kids encyclopedia robot

Bank barrow facts for kids

Kids Encyclopedia Facts
Long bredy bank barrow dorset
Long Bredy bank barrow on Martin's Down, Dorset, U.K.

A bank barrow, sometimes referred to as a barrow-bank, ridge barrow, or ridge mound, is a type of tumulus first identified by O.G.S. Crawford in 1938.

In the United Kingdom, they take the form of a long, sinuous, parallel-sided mound, approximately uniform in height and width along its length, and usually flanked by ditches on either side. They may be the result of a single phase of construction, or be the result of the addition of one or more linear extensions to the bank of a pre-existing barrow. Although burials have been found within the mound, no burial chambers as such have been identified in bank barrows. These ancient monuments are of middle Neolithic date.

Pentridge2 long barrow dorset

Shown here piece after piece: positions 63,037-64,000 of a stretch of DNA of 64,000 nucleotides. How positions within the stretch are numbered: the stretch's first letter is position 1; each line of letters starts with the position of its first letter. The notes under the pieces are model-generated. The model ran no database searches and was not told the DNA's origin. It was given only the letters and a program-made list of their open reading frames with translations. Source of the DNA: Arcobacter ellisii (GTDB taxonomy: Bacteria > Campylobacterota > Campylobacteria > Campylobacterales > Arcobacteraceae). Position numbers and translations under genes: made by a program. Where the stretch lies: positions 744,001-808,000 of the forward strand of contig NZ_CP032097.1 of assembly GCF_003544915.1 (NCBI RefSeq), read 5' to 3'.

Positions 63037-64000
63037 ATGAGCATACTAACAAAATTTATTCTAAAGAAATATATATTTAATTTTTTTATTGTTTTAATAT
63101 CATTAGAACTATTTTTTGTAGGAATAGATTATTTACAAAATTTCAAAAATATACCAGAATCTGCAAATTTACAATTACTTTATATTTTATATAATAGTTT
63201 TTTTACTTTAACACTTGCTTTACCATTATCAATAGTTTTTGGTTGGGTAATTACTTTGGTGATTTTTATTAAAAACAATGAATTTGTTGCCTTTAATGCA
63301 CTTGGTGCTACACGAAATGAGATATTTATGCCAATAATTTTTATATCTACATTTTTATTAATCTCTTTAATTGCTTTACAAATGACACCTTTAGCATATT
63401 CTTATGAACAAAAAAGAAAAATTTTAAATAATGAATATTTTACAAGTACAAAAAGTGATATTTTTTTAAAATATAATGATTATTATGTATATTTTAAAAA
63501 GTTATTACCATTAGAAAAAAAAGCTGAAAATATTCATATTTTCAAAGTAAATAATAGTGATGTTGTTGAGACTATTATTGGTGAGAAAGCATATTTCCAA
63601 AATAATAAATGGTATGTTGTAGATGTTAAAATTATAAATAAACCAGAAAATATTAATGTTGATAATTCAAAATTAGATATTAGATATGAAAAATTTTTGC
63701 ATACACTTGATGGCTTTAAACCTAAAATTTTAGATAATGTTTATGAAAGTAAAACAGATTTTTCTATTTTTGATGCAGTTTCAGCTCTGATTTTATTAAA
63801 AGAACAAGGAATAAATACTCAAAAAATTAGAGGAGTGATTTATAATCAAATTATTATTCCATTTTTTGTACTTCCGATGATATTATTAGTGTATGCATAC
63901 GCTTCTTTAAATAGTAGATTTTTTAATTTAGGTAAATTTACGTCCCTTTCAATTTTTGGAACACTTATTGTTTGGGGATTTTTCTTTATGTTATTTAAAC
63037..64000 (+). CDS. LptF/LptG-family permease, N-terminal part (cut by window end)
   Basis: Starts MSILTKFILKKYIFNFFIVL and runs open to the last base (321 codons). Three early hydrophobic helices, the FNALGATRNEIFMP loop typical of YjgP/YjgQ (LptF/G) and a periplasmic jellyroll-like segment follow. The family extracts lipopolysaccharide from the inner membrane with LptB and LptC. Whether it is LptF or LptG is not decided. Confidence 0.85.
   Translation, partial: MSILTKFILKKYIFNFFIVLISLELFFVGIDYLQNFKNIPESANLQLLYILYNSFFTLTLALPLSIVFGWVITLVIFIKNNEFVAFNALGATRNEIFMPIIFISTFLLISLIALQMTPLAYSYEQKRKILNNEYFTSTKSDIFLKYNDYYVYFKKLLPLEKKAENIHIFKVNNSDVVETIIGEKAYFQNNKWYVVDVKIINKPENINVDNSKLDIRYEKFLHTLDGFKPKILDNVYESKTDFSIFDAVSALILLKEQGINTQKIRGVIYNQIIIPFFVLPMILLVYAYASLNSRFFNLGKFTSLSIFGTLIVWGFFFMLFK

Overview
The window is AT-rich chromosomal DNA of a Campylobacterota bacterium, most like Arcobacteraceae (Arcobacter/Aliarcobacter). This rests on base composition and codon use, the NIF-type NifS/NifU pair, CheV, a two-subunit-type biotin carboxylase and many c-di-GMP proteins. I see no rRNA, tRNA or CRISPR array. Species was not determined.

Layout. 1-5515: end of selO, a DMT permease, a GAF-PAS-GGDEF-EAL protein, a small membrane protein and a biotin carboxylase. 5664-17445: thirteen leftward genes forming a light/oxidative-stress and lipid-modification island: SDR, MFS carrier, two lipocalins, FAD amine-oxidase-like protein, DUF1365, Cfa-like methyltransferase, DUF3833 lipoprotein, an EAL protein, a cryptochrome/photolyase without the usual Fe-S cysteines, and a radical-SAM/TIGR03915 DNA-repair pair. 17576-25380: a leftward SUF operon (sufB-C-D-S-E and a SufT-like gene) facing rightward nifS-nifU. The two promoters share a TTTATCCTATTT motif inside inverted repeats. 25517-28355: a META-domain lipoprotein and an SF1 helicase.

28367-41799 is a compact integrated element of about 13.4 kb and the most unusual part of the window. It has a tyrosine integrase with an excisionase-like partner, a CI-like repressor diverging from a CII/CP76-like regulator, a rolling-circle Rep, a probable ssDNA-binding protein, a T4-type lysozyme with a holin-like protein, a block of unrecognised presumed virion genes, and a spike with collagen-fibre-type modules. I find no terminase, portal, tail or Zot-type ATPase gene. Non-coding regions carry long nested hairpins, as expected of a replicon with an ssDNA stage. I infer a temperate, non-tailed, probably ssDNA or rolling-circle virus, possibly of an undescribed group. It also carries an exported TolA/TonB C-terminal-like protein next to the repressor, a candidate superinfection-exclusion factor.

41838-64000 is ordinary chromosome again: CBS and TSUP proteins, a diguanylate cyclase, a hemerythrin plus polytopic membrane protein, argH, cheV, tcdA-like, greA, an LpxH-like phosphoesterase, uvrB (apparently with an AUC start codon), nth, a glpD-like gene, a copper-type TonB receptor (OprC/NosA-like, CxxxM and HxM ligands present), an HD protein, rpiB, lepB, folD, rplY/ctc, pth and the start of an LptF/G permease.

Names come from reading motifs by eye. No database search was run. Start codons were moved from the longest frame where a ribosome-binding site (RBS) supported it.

A possible bank barrow near Pentridge in Dorset, U.K. The barrow comprises two distinct parts: the taller narrower part (tree-covered) to the north-east and the wider flatter part (grass-covered) to the south-west. These parts are 50m and 90m long, respectively. Although they have been considered to be two cojoined long barrows, probing and aerial photography has revealed them to have a common continuous ditch (now ploughed out). Another suggestion is that the western part is a classic long barrow, with the eastern part as a tail that was added later.
Broadmayne bank barrow dorset
A view along the 180 metre-long Broadmayne bank barrow in Dorset, U.K.

There exist fewer than 10 bank barrows in the United Kingdom; examples may be found at

kids search engine
Bank barrow Facts for Kids. Kiddle Encyclopedia.